What has happened since we have spread this dream for South Africa at your feet in this House? In the weeks and months after the tabling of the Plan in this house, various political parties, including the party I belong to, debated the Plan extensively in their conferences and adopted it as a programme to guide our collective efforts as a nation for the next 17 years.
The National Development Plan has galvanised society to seriously think about and debate the future of this country. In any given week, there are conferences, seminars or workshops to discuss the NDP in the different parts of our country. These events are not organised by the Commission; they are organised by people across a wide range of sectors who care about the future of this country. Newspapers carry articles, analyses and opinion pieces about the National Development Plan on a daily basis.
Not everybody agrees with all the detail in the NDP but there is no denying that it has become a central part of our national narrative. Political analysts, media commentators and, indeed, members of this House are increasingly evaluating government actions, policies and strategies on whether or not they are aligned to the NDP.
So, clearly we have the country talking about the Plan, but what about action? 4
Mr Speaker, Cabinet endorsed the Plan during the Extended Cabinet Lekgotla in September 2012. This paved the way for the focus to shift towards implementation. Government departments immediately began to include some of the recommendations of the NDP in their annual plans for the current financial year, while the process of disaggregating the NDP into the first of the five-year plans in the form of the Medium Term Strategic Framework also got underway. Having listened to the various members of the Executive present their budgets over the past weeks, members of this House should have a clearer sense of how implementation will be structured over the coming years.
Allow me to pay tribute to the many colleagues in the various spheres of government and many fellow citizens in all manner of organisations who have begun this process.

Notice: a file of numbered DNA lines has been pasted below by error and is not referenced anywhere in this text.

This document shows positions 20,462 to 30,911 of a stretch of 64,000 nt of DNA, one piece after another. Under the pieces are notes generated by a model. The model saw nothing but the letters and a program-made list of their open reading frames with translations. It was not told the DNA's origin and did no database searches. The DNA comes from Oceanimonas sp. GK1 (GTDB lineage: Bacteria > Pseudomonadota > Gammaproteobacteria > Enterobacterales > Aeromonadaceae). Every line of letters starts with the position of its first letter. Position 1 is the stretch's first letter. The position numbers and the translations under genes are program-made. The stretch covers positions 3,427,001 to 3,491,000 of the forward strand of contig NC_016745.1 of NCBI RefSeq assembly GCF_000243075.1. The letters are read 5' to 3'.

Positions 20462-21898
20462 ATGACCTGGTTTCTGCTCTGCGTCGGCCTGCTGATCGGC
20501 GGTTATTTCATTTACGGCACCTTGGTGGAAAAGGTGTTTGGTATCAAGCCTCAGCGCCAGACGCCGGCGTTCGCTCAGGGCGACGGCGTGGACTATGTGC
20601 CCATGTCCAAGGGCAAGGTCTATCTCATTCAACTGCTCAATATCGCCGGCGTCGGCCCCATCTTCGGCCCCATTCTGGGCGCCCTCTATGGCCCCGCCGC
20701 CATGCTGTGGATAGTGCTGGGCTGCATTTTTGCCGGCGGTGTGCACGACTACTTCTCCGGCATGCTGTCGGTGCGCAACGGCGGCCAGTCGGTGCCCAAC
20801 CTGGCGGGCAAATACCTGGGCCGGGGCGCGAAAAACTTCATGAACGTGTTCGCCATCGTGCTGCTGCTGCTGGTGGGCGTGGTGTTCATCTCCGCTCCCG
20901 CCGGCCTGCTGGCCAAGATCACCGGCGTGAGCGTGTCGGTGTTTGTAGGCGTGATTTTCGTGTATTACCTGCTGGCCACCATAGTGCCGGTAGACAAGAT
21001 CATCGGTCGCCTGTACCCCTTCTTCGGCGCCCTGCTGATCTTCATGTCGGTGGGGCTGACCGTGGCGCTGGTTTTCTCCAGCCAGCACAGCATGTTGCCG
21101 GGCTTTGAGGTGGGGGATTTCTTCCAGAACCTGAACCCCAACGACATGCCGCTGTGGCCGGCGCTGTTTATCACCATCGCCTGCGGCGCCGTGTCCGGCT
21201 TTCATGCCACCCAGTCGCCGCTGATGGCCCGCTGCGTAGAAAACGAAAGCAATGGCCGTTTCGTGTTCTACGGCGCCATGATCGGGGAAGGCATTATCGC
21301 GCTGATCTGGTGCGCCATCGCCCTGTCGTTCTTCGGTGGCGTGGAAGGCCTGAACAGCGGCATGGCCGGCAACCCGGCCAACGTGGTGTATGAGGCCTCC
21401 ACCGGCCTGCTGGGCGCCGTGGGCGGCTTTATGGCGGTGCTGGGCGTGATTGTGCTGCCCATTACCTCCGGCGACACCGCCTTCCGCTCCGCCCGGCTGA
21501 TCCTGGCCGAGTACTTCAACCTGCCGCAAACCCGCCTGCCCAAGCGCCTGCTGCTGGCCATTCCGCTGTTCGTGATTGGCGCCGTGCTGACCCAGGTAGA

When the Minister of Finance tabled the 2013/14 Budget earlier this year, he took the NDP as the starting point. The Minister announced, among others, reforms to strengthen the fight against corruption in the supply-chain management system by assigning a Deputy Director-General in his department to this initiative. This was followed by the announcement of a number of reforms championed by the Minister of Public Service and Administration to address capacity weaknesses in the public service as well as strengthen the fight against corruption.
Just this week, Minister Radebe announced the far-reaching decision by the Justice and Crime Prevention and Security Cluster to release publicly a list of names of people who have been convicted of fraud and corruption – demonstrating the zero tolerance approach to corruption that the NDP proposes.
The Minister of Sports and Recreation recently handed over an outdoor gym to the community of Rocklands in Mitchell’s Plain, taking forward one of the proposals in the NDP to promote physical activity and healthy living. In collaboration with the Ministry of Sports and Recreation, the Ministry of Basic Education has reintroduced schools sports and physical education in schools across the country. Towards the end of last year, the Ministry of Health also launched a pilot project on integrated school health as a critical element of our revitalised primary health care system. All of these are recommendations contained in the NDP. 5
The City of Johannesburg recently announced a major infrastructure investment programme. This will include the introduction of transport corridors to connect the different parts of the city through affordable and accessible mass public transit in line with the NDP and the city’s own Growth and Development Strategy 2040.
These are only some of the many initiatives where government has begun implementing different aspects of the Plan. But it is important that I re-state a point made previously, that this is not a plan for government only. The NDP invited South Africans from different sectors to work together in partnerships to implement the Plan and we have been humbled by the enthusiasm shown. For example, stakeholders in the Early Childhood Development sector are currently engaged in discussions to find effective models of collaboration to take forward the proposals of the NDP. This collaboration involves different government departments, NGOs and the private sector.